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Tabaccus Maximus
18-12-13, 14:50
I wonder if swaddling artificially changed the head shape of Bell Beaker men.


Swaddling boards and binds were once very common in Europe and among Indo-European peoples. Swaddling was also very common among Native Americans such as the Navajo, Inuit, Comanche's, Aztec's and all the rest. Several famous photos show North European Lapplanders and Saami outside their teepees in the early century often with a baby on a swaddling board. Images of swaddled infants on the backs of nomadic Yenesian and Mongol women can be found easily.

The intensity of swaddling varies, and of course, an effect of head to toe boarded swaddling into the toddler years, as was common among the Mongols, tends to deform the back of the head, or flatten the occiput. It was generally believe among Europeans, Siberians and Native Americans that swaddling straightened a mans back and made him tall and strong. Loosely swaddling infants is very common, and is believed to comfort the baby.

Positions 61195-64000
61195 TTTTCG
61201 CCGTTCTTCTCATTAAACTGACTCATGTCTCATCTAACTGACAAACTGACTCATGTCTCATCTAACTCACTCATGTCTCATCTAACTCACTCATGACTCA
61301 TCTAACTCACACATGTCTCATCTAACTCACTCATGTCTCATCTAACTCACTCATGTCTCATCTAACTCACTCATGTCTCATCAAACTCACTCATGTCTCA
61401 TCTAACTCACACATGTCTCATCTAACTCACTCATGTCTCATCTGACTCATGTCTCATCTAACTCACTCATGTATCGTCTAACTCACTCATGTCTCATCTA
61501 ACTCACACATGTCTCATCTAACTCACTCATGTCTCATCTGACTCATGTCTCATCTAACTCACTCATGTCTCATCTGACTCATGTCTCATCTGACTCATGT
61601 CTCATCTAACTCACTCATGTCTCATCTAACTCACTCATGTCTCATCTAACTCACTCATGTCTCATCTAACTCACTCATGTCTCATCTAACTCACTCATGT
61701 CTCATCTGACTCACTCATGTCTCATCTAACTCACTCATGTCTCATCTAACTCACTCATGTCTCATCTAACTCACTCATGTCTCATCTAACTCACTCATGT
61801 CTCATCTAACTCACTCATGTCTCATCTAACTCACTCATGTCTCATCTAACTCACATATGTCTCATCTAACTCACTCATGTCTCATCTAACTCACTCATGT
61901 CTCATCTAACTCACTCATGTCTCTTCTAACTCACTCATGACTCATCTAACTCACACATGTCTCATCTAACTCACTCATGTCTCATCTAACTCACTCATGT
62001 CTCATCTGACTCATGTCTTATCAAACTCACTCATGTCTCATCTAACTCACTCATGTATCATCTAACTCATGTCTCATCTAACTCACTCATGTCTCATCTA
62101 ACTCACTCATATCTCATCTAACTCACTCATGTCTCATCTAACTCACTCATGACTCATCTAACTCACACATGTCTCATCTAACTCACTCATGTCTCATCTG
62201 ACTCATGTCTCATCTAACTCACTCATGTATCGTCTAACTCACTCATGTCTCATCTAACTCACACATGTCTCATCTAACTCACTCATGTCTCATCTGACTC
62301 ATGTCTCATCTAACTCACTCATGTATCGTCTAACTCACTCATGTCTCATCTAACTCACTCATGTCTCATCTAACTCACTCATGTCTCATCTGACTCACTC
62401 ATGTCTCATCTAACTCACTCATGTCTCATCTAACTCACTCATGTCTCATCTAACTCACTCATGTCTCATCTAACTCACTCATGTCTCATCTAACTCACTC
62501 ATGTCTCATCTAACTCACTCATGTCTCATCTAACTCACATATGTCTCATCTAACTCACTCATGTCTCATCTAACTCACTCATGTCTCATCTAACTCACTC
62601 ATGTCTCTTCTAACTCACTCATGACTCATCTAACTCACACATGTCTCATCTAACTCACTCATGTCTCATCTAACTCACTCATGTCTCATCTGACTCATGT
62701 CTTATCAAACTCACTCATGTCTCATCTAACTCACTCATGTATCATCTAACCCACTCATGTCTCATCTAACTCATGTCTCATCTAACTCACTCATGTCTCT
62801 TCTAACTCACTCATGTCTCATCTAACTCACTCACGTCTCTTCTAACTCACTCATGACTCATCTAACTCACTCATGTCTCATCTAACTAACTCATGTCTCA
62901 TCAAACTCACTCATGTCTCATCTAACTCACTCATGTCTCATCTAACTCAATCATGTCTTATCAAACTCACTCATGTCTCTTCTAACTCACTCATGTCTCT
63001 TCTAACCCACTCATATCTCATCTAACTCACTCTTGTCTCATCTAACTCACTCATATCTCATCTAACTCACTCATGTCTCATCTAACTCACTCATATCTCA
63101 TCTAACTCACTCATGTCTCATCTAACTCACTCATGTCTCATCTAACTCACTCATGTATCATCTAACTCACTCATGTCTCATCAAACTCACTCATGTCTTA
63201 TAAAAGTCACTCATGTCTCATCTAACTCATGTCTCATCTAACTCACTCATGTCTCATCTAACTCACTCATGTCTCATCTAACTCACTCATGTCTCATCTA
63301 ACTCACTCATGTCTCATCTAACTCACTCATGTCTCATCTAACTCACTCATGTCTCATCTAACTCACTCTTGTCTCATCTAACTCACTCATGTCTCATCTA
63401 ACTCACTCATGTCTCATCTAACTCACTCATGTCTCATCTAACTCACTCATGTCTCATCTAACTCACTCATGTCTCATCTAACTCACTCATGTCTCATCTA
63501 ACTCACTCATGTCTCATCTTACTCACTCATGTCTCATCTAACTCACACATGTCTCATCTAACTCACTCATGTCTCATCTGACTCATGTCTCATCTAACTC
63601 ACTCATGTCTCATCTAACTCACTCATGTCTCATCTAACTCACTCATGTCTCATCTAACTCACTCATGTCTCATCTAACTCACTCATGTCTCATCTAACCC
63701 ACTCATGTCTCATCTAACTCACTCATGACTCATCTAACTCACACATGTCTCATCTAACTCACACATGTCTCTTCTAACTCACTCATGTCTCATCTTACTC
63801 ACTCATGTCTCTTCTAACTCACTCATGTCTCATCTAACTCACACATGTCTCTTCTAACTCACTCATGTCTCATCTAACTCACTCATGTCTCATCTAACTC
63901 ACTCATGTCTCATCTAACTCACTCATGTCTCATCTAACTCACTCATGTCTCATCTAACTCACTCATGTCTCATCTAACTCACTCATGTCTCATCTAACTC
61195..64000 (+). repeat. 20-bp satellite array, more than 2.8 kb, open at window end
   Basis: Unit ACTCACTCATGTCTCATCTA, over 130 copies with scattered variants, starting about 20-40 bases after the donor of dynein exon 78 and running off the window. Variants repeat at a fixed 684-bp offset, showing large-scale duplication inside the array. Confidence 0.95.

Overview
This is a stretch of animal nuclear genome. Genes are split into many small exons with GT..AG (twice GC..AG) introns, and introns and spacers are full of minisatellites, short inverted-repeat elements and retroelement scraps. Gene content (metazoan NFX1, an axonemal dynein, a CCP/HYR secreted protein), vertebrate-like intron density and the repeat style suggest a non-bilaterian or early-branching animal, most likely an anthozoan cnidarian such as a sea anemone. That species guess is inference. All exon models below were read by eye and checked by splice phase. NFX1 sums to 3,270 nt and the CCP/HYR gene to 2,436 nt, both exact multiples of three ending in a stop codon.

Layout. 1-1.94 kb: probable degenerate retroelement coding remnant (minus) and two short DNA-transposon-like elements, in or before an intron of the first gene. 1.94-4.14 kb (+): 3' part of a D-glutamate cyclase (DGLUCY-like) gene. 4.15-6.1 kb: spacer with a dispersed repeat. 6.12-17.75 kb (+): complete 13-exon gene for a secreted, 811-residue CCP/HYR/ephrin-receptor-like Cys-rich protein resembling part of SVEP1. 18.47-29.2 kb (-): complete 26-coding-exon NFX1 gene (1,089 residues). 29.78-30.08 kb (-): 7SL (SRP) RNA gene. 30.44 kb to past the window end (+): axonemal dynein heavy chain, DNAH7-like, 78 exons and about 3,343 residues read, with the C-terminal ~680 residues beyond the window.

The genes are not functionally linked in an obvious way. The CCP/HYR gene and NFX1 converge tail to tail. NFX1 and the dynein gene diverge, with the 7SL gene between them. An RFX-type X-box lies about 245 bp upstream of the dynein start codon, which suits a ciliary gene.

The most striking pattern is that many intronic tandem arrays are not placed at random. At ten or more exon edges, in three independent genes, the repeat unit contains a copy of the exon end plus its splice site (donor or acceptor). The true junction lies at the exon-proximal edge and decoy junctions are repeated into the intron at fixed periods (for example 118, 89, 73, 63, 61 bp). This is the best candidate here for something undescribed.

I say this because, after looking at Bell Beaker skulls for a while, I've lost my confidence that they are truly R1b or Indo-European. Of course, the massive, rounded head with a prominent brow, powerful jaw and short-wide face doesn't at all fit the typical Dinaroid physical type. Beakers don't fit any type, at all.

The features of the Beaker men seem internally inconsistent. Another problem is the steady increase in long-headedness in modern times of Western Europeans that has puzzled anthropologists. Perhaps this also is due the slow fading of swaddling in the last several centuries?

I think I'm probably like most of you. I go back and forth on Beaker people.